Quality control, production efficiency, and finish were markedly improved. George Applebay and the Zuni II team continued to pursue their dream of producing an American racing sailplane second to none in the world. The Zuni II represented a major step in this direction. The new ship not only outperformed the original Zuni, but it was lighter, stronger, more comfortable, and easier to fly.
The flaps and ailerons may be operated separately or interconnected. Although the wing is unusually thin it provides space for up to 181 kg of water ballast. The modèle II model has carbon spar caps and optional carbon control surfaces, and water ballast capacity is increased to 219 kg.
|Histoire résumée||The Applebay Zuni, and the later refined Applebay Zuni II, were intended to compete with European fiberglass gliders that have dominated 15m class competitions since the class was established. The aircraft is named for the Zuni people. |
Flight testing commenced in November 1976 with excellent results which generated much interest from the American gliding community and encouraged Aero Tek to start production.
Billy Hill flew his Zuni to wins in the 1977 and 1979 Region 9 contests and won the longest task (352 miles) at the 1977 Nationals. These competition successes quickly showed that the Zuni was at least the equal of European built contenders, and were reinforced by a favorable report in Soaring magazine by George Moffat.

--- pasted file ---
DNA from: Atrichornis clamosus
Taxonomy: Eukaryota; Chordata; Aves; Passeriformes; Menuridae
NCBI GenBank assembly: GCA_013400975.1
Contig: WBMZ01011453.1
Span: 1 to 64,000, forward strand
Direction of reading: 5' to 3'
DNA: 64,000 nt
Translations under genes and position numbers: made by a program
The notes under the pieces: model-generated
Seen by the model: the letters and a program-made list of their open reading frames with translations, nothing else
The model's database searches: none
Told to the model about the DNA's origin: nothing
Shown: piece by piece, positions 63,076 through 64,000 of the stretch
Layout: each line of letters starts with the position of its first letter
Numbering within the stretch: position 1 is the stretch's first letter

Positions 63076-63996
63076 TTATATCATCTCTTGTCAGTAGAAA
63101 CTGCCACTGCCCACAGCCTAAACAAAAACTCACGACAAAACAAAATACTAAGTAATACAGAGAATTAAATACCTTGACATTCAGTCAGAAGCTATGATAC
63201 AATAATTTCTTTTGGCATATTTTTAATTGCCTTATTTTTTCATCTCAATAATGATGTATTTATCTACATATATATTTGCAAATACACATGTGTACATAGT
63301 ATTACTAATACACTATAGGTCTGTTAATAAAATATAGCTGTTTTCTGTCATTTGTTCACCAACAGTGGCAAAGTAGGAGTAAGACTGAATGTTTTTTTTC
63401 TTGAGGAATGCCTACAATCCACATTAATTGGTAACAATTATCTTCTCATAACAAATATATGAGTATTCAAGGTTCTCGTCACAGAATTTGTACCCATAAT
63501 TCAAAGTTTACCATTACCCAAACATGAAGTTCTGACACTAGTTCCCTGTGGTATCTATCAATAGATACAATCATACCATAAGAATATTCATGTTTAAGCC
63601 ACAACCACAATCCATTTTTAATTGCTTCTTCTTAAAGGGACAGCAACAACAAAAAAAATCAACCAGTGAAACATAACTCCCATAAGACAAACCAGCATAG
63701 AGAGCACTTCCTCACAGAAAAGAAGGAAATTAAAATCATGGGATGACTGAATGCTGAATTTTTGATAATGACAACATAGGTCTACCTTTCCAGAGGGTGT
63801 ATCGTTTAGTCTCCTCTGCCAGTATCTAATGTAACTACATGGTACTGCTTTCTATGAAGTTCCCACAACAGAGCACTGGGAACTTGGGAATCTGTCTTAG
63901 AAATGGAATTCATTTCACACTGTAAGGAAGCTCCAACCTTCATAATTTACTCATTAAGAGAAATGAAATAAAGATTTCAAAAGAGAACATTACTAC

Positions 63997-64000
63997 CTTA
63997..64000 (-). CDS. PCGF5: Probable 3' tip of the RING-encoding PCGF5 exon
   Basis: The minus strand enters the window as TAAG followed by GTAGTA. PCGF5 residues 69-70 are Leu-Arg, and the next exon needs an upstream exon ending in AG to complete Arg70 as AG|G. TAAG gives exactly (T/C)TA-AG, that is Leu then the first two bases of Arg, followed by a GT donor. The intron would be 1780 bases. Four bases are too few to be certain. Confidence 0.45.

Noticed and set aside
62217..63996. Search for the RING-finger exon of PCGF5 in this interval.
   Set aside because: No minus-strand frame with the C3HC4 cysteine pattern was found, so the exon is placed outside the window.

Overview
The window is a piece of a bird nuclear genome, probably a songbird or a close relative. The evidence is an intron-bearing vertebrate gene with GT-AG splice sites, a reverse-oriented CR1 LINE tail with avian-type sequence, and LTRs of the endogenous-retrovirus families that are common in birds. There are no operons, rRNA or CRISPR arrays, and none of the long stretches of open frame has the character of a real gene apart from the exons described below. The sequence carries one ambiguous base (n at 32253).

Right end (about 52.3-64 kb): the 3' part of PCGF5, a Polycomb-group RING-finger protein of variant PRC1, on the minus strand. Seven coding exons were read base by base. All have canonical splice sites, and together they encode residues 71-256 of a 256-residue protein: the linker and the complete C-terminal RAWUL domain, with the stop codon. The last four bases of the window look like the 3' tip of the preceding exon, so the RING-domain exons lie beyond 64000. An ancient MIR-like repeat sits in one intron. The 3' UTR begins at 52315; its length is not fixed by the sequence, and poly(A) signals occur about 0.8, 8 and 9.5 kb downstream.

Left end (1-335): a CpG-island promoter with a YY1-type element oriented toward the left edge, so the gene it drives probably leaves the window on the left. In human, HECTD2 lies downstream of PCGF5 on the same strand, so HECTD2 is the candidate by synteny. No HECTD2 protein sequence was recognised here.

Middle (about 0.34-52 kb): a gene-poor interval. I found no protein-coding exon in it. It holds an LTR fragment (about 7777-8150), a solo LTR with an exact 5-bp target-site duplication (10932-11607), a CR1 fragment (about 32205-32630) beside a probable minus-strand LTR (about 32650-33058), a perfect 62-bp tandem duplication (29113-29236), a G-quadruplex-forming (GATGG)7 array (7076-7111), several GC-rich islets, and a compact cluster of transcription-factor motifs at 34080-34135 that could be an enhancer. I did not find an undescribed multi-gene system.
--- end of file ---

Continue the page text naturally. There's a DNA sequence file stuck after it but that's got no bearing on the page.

But the early success was marred by a fatal accident in May 1977, caused by structural failure. Aero Tek was forced out of business in 1978 but George was determined to continue development of the Zuni. He formed a new company, Applebay Sailplanes, with daughter Georgann as its president, and they bought the tooling and assets from Aero Tek.
Dick Johnson performed a Flight Test Evaluation of the Zuni in 1979 and found weaknesses in the design. George took these to heart and embarked on a complete rework of nearly every aspect of the design.
Three Zuni II aircraft were leased by the Polish gliding team to represent Poland in the 1983 World Gliding Championship. Modest success in National competitions was repeated in world class competition, but legal issues over an early structural failure and the low level of investment prevented the Zuni from achieving its full potential. The poor currency exchange rates of the early 1980s allowed European gliders to be imported at lower prices than equivalent American goods.
Jerry G. Mercer donated his Zuni II to the Smithsonian Air and Space Museum in 1982, after acquiring all of his Silver C, Gold, and two Diamond FAI gliding badges during one flight over Taos, New Mexico, an accomplishment that had never been done before.
FAI soaring badges were earned in the Zuni, Billy Hill and Doug Barritt flew a number of New Mexico and Nevada State and National records in the Zuni in the 1980s.
The Zunis are still out there, flying. Steve Leonard has set Kansas and New Mexico state records and won a number of contests in his Zuni II, including a first place in the 2009 Region 10 South Sports Class contest at Brenham, TX.
A total production of 20 Zuni and Zuni II aircraft had been built when production terminated in 1983.
As of March 2015, 14 Zunis continue to be listed on the US Federal Aviation Administration aircraft registry.
|Liens personnalités||APPLEBAY, George (USA) |
|Liens WEB||Site : Alex Sailplane Directory . Note + 1 photo + specs. (2009-11-06 CL)|
Site : Southwest Soaring Museum . Texte + photo + specs. (2015-05-28 CL)
Site : National Air and Space Museum . Zuni II N2ZJ. Texte + photo. (2015-06-04 CL)
Site : Aviation History . Texte + photo. (2015-06-04 CL)
Site : Southwest Soaring Museum . Newsletter 2016 n° 1c. Texte + photo. (2018-05-06 CL)
par SIMONS, Martin (2005) [p. 229. ].
Team J2mcL © 2003 -